by Katherine Hatch, LICSW
In our society, we don’t always know how to simply be. We are much better at doing. The ability to be with pain instead of trying to fix it or dismiss it is one of the most healing ways to support someone who is grieving. During my years in home-based hospice work, sitting with the families of people who have just died, to counseling people through their immense grief at the Wendt Center, I have learned there is no fancy therapeutic technique more powerful than offering a moment of shared disbelief, grief, or loss for words.
Let’s just say it—being present with someone who is suffering is often scary. Watching someone else in emotional agony reminds us of our own vulnerability and fragility. Even if just for a moment, confronting the pain of others requires us to confront both the pain in our past and our anxieties about pain in the future. This inclination, to connect the interaction to our own pain, is natural.
In fact, we have a word for it at the Wendt Center: Empathy.
Empathy. I’m experiencing my pain and at the same time you are experiencing your pain. Where we struggle with empathy is in looking for an immediate exit from the interaction. This breaks the empathetic connection too early. For empathy to be felt by another, we must remain in the feeling and the discomfort for a bit longer–in that place of not trying to fix and not trying to do. Empathy is not pity. And it is not an attempt to make anything better. Empathy is being in that moment of the nameless swirl of emotions that intense grief brings forth.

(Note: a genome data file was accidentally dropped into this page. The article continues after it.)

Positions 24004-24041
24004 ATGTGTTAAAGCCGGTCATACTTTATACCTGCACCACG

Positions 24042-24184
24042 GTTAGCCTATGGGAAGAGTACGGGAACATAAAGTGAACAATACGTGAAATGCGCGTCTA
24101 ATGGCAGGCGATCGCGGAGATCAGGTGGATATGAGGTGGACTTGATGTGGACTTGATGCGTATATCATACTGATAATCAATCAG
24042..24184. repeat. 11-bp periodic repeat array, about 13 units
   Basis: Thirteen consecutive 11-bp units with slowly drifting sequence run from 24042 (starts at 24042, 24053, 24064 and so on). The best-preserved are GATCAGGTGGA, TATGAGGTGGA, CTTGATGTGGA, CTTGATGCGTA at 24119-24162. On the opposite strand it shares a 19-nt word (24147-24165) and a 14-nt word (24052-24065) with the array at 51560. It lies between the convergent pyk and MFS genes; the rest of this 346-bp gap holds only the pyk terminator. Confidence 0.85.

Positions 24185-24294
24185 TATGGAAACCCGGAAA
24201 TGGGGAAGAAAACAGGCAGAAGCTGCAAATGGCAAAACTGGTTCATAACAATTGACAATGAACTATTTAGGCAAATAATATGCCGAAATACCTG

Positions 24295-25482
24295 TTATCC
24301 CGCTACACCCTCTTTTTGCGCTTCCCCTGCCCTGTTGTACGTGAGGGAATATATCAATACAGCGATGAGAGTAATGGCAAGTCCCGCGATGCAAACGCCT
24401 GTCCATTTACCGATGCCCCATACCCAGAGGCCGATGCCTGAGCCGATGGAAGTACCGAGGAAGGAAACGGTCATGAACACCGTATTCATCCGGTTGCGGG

Here are some ways we can get better about being with others in an empathetic way:
- Listen more. Say less. Offering honest, earnest, and simple words is usually the best way to be with pain. A simple “I’m so sorry” that is heartfelt and not rushed can be good. Additionally, “I’m at a loss for words. This is so much. I’m just going to sit here with you in this moment if that’s ok.”
- Avoid offering up “I understand.” No one truly understands another person’s experience of pain.
- Try to ask yourself before you speak, “Is what I’m about to say more about soothing my own discomfort in this interaction or more about offering support?”
- Remind yourself you are not in charge of fixing this pain. You cannot. The pain of grief is not fixable–we cannot bring a person back to life or erase an event from history. Think of being a companion first instead of a problem solver.
- Take care of yourself before and after the interaction. This might mean replenishing with exercise, connecting to your loved ones, watching some mindless TV, and/or limiting intake of the media.
- Give yourself grace–you might not say the right thing. As long as an interaction is fueled by empathy, those who are grieving will feel and remember that.